Rouen (pronounced "roo-ehn") is an ancient city of 100,000 people in Normandy. It mixes magnificent Gothic architecture, charming half-timbered houses and contemporary bustle like no other city in France. Today's Rouen is France's fifth-largest port, Europe's biggest food exporter (mainly wheat and grain), and a popular tourist destination, but it was once an even greater city - second only to Paris until the 18th century.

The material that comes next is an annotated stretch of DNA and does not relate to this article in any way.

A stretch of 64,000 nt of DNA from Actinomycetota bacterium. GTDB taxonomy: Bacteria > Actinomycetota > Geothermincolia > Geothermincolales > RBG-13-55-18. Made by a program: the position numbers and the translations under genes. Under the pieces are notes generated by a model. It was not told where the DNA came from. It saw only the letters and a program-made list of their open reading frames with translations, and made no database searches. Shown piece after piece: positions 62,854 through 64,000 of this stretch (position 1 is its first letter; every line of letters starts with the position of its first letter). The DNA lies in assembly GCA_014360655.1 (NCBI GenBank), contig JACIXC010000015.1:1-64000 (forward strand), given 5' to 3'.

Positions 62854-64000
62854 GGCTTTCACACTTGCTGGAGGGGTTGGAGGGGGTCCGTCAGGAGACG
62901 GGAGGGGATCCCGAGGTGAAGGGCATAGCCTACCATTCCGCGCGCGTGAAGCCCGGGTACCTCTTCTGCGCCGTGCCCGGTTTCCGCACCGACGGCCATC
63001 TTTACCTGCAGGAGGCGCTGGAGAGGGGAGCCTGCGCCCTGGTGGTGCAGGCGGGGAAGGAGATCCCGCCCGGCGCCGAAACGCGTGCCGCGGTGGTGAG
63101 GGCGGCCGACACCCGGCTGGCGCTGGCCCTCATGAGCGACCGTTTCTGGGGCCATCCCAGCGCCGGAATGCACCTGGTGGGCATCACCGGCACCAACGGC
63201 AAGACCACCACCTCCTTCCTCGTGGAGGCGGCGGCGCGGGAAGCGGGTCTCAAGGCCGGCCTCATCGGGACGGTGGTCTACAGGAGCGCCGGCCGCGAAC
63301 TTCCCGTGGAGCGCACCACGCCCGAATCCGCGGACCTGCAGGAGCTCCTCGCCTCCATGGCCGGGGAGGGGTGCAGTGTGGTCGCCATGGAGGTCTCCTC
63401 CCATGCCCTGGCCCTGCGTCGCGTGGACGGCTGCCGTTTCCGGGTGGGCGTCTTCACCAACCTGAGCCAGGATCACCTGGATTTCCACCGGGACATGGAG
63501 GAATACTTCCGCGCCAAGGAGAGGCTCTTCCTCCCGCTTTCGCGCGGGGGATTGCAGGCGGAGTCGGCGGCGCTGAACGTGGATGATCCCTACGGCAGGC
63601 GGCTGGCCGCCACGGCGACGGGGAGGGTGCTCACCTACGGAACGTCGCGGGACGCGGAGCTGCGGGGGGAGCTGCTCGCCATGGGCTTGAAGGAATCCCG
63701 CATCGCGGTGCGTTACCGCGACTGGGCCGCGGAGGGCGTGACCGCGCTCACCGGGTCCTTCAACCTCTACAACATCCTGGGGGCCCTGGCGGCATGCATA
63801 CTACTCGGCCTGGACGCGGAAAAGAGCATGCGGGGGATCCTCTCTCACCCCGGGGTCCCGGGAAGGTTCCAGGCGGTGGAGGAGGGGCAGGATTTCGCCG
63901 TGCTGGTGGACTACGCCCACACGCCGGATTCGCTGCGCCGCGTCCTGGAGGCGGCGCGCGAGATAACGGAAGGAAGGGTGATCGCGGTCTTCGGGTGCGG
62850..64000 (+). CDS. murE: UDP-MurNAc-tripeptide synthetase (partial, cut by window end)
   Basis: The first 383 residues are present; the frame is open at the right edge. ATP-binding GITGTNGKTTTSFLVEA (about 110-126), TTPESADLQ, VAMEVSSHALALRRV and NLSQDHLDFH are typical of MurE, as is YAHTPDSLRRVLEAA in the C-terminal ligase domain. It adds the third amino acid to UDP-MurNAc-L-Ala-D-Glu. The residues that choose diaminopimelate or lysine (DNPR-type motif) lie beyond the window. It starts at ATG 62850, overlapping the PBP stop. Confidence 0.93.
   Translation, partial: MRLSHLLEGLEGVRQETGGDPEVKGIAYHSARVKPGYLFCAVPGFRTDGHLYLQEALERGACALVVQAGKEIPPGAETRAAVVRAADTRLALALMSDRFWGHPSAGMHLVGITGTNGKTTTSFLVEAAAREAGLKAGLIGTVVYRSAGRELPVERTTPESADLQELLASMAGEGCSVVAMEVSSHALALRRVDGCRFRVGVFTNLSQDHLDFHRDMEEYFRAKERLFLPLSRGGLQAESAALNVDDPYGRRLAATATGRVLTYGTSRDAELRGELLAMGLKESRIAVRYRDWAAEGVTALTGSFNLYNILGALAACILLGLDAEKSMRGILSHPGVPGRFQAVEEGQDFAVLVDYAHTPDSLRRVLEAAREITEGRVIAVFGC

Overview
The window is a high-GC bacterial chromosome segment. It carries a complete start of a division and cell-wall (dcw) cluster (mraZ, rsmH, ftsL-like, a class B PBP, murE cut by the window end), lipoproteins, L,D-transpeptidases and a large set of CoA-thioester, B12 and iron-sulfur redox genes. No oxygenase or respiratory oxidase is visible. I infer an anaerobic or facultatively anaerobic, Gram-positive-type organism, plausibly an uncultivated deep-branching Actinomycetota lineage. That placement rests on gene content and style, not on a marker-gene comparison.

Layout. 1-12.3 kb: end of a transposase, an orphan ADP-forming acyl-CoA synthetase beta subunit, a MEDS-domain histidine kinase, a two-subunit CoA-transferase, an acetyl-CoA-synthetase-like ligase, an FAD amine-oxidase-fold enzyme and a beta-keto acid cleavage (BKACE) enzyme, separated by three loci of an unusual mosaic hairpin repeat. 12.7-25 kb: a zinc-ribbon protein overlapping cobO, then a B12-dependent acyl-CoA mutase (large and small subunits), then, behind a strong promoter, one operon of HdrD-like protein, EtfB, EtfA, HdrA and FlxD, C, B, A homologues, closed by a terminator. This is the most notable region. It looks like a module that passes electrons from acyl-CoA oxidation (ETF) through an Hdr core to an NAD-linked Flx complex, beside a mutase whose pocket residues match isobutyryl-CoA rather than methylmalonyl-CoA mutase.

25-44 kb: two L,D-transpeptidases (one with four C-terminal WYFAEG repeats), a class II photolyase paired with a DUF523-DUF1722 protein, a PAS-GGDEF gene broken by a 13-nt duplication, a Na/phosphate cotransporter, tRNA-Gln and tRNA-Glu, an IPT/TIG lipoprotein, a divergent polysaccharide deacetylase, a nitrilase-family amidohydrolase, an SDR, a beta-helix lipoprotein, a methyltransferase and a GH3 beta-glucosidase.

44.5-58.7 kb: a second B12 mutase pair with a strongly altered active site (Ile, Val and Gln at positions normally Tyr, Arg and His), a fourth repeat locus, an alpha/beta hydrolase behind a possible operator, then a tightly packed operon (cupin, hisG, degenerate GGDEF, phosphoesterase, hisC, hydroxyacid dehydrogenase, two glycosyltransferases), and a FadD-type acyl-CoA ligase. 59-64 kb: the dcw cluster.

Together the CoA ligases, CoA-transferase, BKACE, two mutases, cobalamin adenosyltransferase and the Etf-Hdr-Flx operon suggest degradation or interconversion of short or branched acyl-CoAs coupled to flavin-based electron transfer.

Located on the Seine River near the coast, Rouen was a regional capital during Roman times and France's second greatest city in the Middle Ages. Rouen's wealth and power was based primarily on its wool industry and favorable position on the river. In the 9th century, the Normans chose Rouen as their capital, and William the Conquerer made it his home before moving to England. Joan of Arc was burned at the stake in Rouen in 1431. In April 1944, Allied bombers destroyed half of Rouen, especially the industrial suburbs. Fortunately, most of the historic area survived intact, and the Gothic cathedral painted by Monet can still be admired today.